Work-Study job opportunities are posted through the Employment Resource Center. There are many on-campus openings and off-campus opportunities available in most career fields.
Students looking for work-study jobs at LWTech must apply for financial aid through the FAFSA and have received a work-study award letter from the Financial Aid office. The following steps are needed before employment begins:
The Federal Direct Loan is a loan guaranteed by the federal government. Repayment usually begins six months after you leave school or drop below half time. There are two types of directions.
This loan requires unmet need. No interest is charged while the student is in school at least half time.
This loan accrues interest while the student is attending school.
Students may receive up to $3,500 a year as a first-year student and up to $4,500 in the second year of an Associate of Applied Science (AAS) or bachelor's degree program. Third and fourth year students in a bachelor's degree program may receive up to $5,500. Students completing preparatory course work for full admittance into a program may borrow up to $2,625 (eligibility while completing preparatory course work is limited to one calendar year). In addition to the amounts above, independent students may borrow up to $6,000 (or $7,000 for third-year and fourth-year bachelor's degree program students). Dependent students fully admitted into an eligible program may borrow up to $2,000 in additional unsubsidized loans.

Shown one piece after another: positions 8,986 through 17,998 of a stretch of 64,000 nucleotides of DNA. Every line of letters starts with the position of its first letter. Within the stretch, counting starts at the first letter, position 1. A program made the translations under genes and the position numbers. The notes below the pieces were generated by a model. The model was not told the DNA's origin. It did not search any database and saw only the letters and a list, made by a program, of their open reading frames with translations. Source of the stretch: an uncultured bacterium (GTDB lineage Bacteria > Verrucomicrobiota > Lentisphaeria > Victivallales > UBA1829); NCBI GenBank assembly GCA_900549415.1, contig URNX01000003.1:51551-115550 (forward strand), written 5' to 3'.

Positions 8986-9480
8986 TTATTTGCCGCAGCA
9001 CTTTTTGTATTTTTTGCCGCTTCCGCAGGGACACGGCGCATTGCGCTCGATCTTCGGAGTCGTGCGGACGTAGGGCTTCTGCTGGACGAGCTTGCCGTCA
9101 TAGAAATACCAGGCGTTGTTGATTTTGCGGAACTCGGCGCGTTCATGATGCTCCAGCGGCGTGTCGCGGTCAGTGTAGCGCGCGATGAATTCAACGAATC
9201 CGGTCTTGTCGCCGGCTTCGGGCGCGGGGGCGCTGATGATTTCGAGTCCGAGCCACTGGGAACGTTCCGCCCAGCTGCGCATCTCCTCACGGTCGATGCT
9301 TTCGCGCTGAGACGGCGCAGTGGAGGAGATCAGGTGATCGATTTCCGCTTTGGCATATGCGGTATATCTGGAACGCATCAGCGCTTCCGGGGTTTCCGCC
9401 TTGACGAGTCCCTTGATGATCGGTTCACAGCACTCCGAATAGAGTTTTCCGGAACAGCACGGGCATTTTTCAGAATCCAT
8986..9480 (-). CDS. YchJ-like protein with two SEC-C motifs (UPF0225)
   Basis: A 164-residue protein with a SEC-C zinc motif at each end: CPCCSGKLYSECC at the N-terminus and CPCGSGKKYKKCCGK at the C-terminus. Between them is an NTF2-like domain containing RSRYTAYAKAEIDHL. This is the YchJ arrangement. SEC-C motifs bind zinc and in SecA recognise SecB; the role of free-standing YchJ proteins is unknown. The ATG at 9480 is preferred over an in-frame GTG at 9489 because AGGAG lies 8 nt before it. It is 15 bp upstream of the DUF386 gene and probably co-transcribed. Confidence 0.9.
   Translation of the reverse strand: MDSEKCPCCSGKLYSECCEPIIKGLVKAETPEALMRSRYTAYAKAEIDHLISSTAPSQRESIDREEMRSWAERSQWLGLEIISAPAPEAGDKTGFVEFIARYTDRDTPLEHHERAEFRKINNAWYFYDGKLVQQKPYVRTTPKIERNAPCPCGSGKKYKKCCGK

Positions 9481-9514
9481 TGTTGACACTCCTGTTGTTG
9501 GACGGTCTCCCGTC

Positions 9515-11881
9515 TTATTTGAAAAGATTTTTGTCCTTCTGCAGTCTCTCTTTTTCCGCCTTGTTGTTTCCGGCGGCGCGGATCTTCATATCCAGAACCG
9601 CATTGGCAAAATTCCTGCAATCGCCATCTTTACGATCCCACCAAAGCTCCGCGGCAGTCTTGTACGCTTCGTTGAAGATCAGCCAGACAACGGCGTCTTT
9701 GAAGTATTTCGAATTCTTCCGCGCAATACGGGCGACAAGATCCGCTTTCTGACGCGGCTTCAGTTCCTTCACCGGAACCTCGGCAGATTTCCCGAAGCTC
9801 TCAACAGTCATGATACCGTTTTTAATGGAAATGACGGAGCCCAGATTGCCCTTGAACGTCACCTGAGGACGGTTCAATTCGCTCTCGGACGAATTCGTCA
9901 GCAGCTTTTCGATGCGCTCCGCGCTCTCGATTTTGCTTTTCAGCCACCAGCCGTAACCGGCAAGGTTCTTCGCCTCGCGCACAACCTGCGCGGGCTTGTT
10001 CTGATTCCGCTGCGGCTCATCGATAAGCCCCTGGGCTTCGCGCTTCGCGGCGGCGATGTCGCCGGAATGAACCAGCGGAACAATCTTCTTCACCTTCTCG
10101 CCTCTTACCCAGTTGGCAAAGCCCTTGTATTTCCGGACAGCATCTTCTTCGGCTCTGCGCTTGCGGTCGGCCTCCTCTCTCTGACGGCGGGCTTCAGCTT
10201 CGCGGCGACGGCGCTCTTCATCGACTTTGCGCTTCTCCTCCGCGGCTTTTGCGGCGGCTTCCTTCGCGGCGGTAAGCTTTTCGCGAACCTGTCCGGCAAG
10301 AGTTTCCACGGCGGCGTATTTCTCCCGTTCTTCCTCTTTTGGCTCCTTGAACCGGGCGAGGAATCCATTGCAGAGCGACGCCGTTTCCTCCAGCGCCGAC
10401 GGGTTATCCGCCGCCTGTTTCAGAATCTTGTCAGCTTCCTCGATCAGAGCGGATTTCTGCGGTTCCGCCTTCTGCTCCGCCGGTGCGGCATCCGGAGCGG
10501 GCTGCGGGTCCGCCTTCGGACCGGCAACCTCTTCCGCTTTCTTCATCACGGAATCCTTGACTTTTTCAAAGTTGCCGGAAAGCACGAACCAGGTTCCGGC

Students applying for a student loan at LWTech must complete the following steps:
Students with extraordinary program or cost of attendance expenses may qualify for Alternative Loan Funding. Unlike Direct Loans, these are based on credit history and rating, so not everyone may qualify.
Per Federal Regulations, students that have borrowed Direct Student Loans at LWTech are required to complete a Loan Exit Counseling session online (https://studentloans.gov). This session informs borrowers of necessary information, terms, and actions required when exiting school.